As indeed one of Mone’s lawyers at Levy & McRae Solicitors highlighted – presumably with glee – when we pointed out Mone’s links to PPE Medpro: “In any defamation action, the onus of proof lies with the publisher.”

They went on: “You appear to be proposing to write an article which, if your email is reflective of it, would be grossly defamatory of our client.”

They made no attempt to dispute the facts. We can now infer that’s because our reporting was entirely accurate. 

Threatening libel action in the UK is effectively free, and has zero consequences – except of course, for the journalists fearing they could be personally made bankrupt and lose their homes and livelihoods. 

By November 2022, the truth was becoming even clearer. The Guardian reported leaked HSBC documents showing Barrowman receiving at least £65m from PPE Medpro’s profits, later transferring £29m to the Keristal Trust – a trust of which Mone and her children were beneficiaries. 

This blasted her earlier claims into the water. 


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One of Mone’s representatives told us last year: “It would be improper for my client to engage with you on matters which are reportedly part of an ongoing police investigation.”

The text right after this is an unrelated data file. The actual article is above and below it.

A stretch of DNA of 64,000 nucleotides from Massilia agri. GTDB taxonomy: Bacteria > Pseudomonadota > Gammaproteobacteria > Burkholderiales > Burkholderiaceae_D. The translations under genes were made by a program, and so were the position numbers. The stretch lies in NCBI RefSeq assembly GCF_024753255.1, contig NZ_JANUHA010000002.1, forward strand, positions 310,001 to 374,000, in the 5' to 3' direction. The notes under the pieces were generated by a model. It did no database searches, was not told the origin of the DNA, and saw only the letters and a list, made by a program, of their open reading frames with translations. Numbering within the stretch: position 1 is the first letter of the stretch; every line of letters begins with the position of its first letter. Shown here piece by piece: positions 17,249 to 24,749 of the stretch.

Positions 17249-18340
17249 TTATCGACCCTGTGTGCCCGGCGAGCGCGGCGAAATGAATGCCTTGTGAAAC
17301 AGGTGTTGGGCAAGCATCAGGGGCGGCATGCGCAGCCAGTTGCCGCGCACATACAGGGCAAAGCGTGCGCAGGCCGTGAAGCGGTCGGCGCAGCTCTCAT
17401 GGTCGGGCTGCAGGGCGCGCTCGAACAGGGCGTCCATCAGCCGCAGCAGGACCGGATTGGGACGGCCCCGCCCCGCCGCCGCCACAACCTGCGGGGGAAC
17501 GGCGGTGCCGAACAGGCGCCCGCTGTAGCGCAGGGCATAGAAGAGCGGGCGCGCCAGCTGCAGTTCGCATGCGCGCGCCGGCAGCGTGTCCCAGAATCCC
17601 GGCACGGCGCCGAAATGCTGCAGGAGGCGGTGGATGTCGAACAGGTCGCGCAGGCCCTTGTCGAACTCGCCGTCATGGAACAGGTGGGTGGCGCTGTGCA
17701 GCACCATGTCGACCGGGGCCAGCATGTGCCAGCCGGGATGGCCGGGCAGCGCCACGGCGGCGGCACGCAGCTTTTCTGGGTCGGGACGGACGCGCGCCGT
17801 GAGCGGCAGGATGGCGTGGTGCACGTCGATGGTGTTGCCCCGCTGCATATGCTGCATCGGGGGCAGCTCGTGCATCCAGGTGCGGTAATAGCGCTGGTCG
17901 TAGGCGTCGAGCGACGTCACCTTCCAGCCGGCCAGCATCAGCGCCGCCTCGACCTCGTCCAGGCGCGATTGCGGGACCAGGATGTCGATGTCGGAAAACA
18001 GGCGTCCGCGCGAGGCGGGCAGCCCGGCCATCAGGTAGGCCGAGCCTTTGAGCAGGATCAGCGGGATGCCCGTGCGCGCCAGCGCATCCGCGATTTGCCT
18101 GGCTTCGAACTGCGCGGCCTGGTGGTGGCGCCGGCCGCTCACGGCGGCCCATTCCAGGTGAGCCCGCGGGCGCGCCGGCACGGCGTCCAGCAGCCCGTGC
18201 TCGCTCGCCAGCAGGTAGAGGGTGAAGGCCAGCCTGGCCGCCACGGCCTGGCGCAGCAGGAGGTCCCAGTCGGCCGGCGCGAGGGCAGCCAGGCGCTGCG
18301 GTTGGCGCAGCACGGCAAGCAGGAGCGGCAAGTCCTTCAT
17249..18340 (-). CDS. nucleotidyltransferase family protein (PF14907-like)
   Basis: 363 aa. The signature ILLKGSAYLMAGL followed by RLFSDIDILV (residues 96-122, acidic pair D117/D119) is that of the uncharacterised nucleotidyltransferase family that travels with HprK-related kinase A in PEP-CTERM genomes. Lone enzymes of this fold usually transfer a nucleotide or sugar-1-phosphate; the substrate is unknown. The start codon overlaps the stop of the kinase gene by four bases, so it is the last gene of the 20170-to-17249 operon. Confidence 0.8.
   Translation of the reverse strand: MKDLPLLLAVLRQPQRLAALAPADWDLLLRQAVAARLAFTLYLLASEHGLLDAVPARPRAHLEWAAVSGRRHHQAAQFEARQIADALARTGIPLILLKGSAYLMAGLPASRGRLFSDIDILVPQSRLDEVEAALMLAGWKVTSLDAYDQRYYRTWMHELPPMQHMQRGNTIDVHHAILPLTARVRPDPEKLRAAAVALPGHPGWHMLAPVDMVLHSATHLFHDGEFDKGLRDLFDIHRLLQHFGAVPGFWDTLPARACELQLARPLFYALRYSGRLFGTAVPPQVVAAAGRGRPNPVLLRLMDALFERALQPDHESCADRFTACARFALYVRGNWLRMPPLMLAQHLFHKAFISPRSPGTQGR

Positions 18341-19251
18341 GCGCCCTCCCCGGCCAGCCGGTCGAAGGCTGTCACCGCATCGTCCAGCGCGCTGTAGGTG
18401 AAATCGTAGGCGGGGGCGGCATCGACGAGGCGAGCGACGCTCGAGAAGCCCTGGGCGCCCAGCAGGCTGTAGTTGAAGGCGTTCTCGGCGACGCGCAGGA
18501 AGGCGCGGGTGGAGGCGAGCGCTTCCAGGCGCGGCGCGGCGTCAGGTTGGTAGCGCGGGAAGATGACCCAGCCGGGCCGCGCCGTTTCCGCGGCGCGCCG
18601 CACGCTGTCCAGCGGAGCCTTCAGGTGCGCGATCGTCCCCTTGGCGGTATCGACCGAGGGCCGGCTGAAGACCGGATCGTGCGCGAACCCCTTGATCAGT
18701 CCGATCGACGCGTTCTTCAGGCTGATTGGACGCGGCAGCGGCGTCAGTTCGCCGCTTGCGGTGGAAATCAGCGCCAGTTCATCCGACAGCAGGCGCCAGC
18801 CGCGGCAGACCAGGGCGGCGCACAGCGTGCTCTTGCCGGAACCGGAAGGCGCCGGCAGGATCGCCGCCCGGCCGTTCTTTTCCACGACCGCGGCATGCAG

Again, this plea for privacy now reads as a parody, given that Mone has just blasted her side of the story through a PPE Medpro-funded documentary, and a BBC interview amid a National Crime Agency investigation (she and Barrowman deny any illegality).  

We pointed out that the libel threats appear to be without substance. Another lawyer (there were many) hit back: “That is not only defamatory of our client, but of us and indeed of her previous agents. If you report that explicitly or by implication, it will be actionable.”

Nearly all this correspondence, of course, was branded “not for publication”. We were told we could not even publish the threats (we ignored this outrageous demand, of course). 

Threats, threats, and more threats. For reporting the truth. Did she lie to her lawyers, or did the lawyers knowingly mislead journalists? 

One of her first lawyers of the scandal has denied that he “knowingly or deliberately misled, or attempted to mislead, or allowed myself to be complicit in the acts or omissions of others in my reply.”

Mone, though an unreliable narrator, has previously said she initially “denied involvement due to legal advice,” the BBC reported. 

It could be up to the Solicitors Regulation Authority to decide who is telling the truth on this one. 

What Happens Now? 

In December 2022, the Department for Health, under pressure, announced it would attempt to sue PPE Medpro for the return of £122m, citing the PPE’s unsuitability for NHS use (PPE Medpro deny wrongdoing).

Because, in the end, this is not just about funds being diverted from Government coffers to Tory peers and their families, but the very safety of healthcare workers when they were dying from Covid in large numbers.